It is an ugly blue that I hate. And it’s it doesn’t have the trim I wanted! THEY ARE TRYING TO GIVE ME A CHEAPER, UGLIER CAR.

Hubby is eyeing me. I warn him with my eyes not to say anything. I’ll finesse this bastard.

“Well, Chris,” I say sweetly, “That’s why I confirmed TWICE this morning that we were talking about the silver one with the moon roof.”

Chris looks uncomfortable.

I walk up and look through the windshield at the VIN.

“This VIN does not match the one we negotiated for.”

Chris looks even more uncomfortable.

“Uh, maybe we should go inside and talk with my manager.”

DAMMIT DAMMIT DAMMIT. But fine. I’m here, and you’re forcing me to dance. Bring it on, Michael Flatley!

We go in and are seated at a desk which, I notice right away, is directly in front of the window that looks into Manager’s Theater. That means that we have a perfect view, as though we were sitting in front of the tube at home.

Chris ambles back and we see him talking to the manager, gesturing with his arms and pointing out at the lot. Manager strikes the Thoughtful Pose, crossing his arms and stroking his chin. Finally, manager nods and comes out.

He shakes hands with us like a good sales manager.

“How are you folks doing? I’m Rick.”

Hubby: Nice to meet you.

Me: (stony silence)

Rick: See, here’s the issue. Let me put it all out on the table for you.

Rick goes into a condescending explanation, which sounds like this:

“BLAH BLAH BLAH BLAH... wrong car... BLAH BLAH BLAH... silver one is actually $4,000 more... BLAH BLAH chuckle chuckle... here’s what I’m willing to do for you...BLAH BLAH.”

OH MY GOD. I am witnessing an honest-to-God bait-and-switch attempt! BASTARDS!

I smile at Rick, and very patiently say, “But I talked to your associate, Chris, TWICE this morning to confirm that we were coming here today to get that silver car. I even read him the entire VIN.”

Rick: BLAH BLAH BLAH stupid blonde BLAH BLAH

Me: (calmly, placing index finger firmly on the folder in front of me) We have our down payment and loan papers arranged today for the price that we were given over the phone.

Rick: (flippantly) Well, this is what I can offer you.

I suck in my breath and lean over the desk towards him. Hubby puts his hand on my leg.

Me: (slowly, assertively) Hi, Rick. My old car is still running JUST FINE, and we will have NO PROBLEM walking away from this RIGHT. NOW.

On cue, Rick slammed his hands down on the desk and stood up to leave. I leapt out of my chair and stormed towards the door. But not before I got one last comment in.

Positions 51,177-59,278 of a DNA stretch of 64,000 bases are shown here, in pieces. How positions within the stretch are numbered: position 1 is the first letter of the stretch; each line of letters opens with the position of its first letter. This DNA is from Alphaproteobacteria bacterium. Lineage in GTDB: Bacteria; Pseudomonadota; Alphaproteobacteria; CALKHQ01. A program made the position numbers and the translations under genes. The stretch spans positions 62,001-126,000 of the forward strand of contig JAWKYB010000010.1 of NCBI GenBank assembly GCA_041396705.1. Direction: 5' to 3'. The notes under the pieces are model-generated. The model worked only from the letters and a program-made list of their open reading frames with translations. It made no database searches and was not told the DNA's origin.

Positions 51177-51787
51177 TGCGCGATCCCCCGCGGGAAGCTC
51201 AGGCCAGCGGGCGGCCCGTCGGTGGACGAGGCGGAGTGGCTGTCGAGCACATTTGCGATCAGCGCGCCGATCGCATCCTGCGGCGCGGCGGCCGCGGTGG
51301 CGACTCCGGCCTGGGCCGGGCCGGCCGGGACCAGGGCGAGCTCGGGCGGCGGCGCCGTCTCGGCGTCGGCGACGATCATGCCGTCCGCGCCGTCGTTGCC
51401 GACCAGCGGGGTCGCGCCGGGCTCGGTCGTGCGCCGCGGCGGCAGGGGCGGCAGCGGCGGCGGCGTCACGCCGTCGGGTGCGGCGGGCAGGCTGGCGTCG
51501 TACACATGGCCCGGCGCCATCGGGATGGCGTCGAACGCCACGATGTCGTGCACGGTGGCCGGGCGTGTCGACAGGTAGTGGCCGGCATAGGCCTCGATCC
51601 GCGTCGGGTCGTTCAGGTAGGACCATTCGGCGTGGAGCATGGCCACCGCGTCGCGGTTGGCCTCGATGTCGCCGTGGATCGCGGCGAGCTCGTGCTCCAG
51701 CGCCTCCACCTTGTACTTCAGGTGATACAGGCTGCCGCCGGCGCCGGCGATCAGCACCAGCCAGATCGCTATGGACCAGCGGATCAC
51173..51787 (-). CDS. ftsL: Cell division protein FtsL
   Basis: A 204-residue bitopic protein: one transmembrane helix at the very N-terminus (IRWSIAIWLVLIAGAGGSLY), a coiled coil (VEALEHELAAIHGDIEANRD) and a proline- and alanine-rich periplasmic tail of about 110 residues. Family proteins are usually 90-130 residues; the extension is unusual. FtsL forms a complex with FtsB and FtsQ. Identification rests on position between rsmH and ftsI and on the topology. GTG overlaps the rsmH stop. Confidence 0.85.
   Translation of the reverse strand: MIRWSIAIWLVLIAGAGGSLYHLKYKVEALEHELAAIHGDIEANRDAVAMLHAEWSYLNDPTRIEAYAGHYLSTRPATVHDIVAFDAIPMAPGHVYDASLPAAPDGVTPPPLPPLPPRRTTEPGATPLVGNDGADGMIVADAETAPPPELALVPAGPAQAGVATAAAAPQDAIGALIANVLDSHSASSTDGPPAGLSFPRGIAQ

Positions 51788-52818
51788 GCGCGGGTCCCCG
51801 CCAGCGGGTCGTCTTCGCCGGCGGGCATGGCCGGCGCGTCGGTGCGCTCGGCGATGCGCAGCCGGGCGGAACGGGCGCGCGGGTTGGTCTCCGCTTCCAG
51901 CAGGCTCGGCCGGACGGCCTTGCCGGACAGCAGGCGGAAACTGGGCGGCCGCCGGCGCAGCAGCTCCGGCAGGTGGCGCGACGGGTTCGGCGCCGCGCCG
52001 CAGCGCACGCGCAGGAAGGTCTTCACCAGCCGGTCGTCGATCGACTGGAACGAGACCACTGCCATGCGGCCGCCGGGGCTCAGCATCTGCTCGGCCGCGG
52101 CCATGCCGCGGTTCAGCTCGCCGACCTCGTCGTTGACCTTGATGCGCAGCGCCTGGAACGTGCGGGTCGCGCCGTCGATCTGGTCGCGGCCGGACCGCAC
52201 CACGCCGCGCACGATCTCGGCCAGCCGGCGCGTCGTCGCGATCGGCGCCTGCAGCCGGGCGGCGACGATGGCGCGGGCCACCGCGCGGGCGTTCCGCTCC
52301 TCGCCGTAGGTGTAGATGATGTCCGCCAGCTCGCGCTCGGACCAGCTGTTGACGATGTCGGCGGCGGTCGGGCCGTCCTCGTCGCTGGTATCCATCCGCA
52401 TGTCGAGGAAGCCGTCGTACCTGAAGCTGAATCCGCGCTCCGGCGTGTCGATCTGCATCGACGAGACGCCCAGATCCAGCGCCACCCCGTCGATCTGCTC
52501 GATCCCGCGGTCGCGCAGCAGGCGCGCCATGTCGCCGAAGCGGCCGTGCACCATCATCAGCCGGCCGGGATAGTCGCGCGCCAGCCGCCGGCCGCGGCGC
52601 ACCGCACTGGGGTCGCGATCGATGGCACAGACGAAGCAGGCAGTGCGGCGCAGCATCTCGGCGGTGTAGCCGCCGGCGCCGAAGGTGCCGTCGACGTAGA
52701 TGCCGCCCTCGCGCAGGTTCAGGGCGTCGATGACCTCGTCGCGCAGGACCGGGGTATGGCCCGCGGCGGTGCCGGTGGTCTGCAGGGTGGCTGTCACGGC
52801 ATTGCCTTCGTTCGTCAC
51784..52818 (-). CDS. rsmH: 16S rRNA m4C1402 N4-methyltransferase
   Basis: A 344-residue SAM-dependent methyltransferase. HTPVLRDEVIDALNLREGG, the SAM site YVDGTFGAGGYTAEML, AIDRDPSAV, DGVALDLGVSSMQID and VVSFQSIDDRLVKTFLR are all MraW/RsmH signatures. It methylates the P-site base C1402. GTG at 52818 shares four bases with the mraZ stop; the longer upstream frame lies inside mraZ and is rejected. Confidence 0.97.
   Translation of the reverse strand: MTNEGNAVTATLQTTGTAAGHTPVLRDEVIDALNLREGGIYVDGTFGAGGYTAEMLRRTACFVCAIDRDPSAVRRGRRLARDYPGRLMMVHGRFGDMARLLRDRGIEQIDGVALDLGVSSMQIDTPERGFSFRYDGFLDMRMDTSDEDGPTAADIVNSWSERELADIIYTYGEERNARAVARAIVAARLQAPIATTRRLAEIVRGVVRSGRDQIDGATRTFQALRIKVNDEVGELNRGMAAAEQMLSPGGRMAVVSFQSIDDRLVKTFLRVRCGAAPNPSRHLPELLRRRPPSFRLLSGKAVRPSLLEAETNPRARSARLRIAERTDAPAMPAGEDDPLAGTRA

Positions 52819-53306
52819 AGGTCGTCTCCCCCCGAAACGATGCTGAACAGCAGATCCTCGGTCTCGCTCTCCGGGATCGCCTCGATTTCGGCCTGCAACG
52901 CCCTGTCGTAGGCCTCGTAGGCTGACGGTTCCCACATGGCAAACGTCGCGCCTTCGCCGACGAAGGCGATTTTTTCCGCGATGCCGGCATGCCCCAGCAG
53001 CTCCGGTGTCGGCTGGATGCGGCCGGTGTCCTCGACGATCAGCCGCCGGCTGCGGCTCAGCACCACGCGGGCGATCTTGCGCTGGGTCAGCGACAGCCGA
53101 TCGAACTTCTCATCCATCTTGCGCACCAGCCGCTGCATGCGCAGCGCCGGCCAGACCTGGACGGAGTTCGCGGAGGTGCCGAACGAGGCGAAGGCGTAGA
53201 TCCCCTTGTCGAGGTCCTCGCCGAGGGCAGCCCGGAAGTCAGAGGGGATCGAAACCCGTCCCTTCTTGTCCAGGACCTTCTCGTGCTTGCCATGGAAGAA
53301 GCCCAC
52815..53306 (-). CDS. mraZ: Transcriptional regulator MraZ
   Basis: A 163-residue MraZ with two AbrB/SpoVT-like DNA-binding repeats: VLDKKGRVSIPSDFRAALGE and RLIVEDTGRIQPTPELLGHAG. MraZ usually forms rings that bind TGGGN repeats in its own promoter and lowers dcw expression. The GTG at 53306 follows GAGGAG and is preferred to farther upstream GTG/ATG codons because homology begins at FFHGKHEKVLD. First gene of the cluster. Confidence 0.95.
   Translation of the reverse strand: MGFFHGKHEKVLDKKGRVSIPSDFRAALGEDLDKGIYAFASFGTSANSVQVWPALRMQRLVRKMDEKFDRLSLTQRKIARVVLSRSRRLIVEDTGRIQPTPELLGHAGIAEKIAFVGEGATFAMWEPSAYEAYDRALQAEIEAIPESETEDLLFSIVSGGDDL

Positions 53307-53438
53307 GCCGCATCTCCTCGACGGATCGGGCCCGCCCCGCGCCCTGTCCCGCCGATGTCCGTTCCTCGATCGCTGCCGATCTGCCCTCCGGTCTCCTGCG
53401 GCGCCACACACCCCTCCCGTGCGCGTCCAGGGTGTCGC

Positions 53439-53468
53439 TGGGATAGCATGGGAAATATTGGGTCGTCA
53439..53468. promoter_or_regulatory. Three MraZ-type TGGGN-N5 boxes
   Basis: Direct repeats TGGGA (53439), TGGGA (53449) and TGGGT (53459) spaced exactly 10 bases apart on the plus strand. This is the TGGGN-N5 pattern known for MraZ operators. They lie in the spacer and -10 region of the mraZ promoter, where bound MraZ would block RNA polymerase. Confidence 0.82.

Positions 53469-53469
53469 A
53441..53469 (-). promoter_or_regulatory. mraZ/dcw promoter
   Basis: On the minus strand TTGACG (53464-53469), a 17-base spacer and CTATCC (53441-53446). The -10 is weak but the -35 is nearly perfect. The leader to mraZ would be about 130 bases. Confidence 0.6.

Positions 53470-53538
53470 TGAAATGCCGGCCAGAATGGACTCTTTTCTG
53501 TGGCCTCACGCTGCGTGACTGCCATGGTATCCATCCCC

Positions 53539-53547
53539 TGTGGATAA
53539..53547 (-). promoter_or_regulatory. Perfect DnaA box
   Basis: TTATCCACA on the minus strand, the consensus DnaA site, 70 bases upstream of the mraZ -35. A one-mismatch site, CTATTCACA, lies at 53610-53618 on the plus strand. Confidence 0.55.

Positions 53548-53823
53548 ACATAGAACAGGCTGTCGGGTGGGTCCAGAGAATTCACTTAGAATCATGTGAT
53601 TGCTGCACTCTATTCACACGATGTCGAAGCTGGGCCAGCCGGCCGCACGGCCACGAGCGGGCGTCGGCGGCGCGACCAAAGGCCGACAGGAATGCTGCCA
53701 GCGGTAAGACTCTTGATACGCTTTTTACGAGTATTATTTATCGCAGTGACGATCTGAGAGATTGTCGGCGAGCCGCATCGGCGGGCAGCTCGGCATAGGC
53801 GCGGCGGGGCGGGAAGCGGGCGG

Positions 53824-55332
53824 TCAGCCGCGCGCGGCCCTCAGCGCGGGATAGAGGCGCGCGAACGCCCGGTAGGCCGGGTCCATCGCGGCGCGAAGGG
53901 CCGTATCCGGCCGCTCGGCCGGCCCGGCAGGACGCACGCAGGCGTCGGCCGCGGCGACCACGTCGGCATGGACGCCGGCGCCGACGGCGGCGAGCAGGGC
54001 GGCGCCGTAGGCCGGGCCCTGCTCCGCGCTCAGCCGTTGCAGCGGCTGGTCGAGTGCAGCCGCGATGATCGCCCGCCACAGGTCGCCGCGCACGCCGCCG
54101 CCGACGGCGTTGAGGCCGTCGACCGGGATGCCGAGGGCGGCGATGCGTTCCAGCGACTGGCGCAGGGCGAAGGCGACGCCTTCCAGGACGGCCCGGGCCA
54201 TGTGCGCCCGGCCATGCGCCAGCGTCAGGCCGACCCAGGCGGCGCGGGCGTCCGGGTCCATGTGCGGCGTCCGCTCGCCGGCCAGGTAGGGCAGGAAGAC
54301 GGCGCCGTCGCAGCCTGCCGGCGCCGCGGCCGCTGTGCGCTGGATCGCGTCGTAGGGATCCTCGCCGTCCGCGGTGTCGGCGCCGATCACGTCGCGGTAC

“NICE CUSTOMER SERVICE!” I yelled, probably scaring the crap out of the timid blonde who was sitting at one of the sales desks.

Hubby wrangles me to the car and I get in and slam the door, seething. After a moment I decide I haven’t told Rick enough of what’s on my mind, and I would have stalked back in there if hubby weren’t so damn quick with that child-proof door lock.

So, did I end up getting my car? Yes. The very one I wanted. Turns out that when Super Negotiator and Rick were haggling, they only used the last few digits of the VIN. It would normally be HIGHLY unusual for TWO CARS on the SAME LOT to have the SAME LAST 5 DIGITS. So guess what happened in this case?

You got it. My beautiful silver car had the same last 5 VIN digits as the ugly blue one. The entire negotiation had been done for a car I hated.

Super Negotiator, who has since been demoted to mere sidekick status, convinced us to go back and buy the car from them after all, at a slightly higher but still very fair price.

My instinct said NO, but did I listen?


I wanted it over with, so we went and bought it. I went in all ready to make nice, but chickenshit Rick didn’t come out of his office the whole time, even though I know he saw me. A good sales manager would have apologized and thanked me for giving them my business after all, don’t you think?

Anyhow, I still regret going back there, because I think I should have stuck to my guns and rewarded a place that would treat me well.

So a couple of weeks ago when I got a card in the mail, I ripped it open and couldn’t believe my eyes. It was a birthday card. For my CAR.

“Happy birthday! Your car is one year old! We look forward to celebrating many more years with you.”

And it was signed:

Best wishes,

I showed my husband and he sucked in his breath.

“Oh no he didn’t!”

"Oh yes, he did."

We stared at the card for a minute, and then there was only one thing left to say.



Post a Comment

<< Home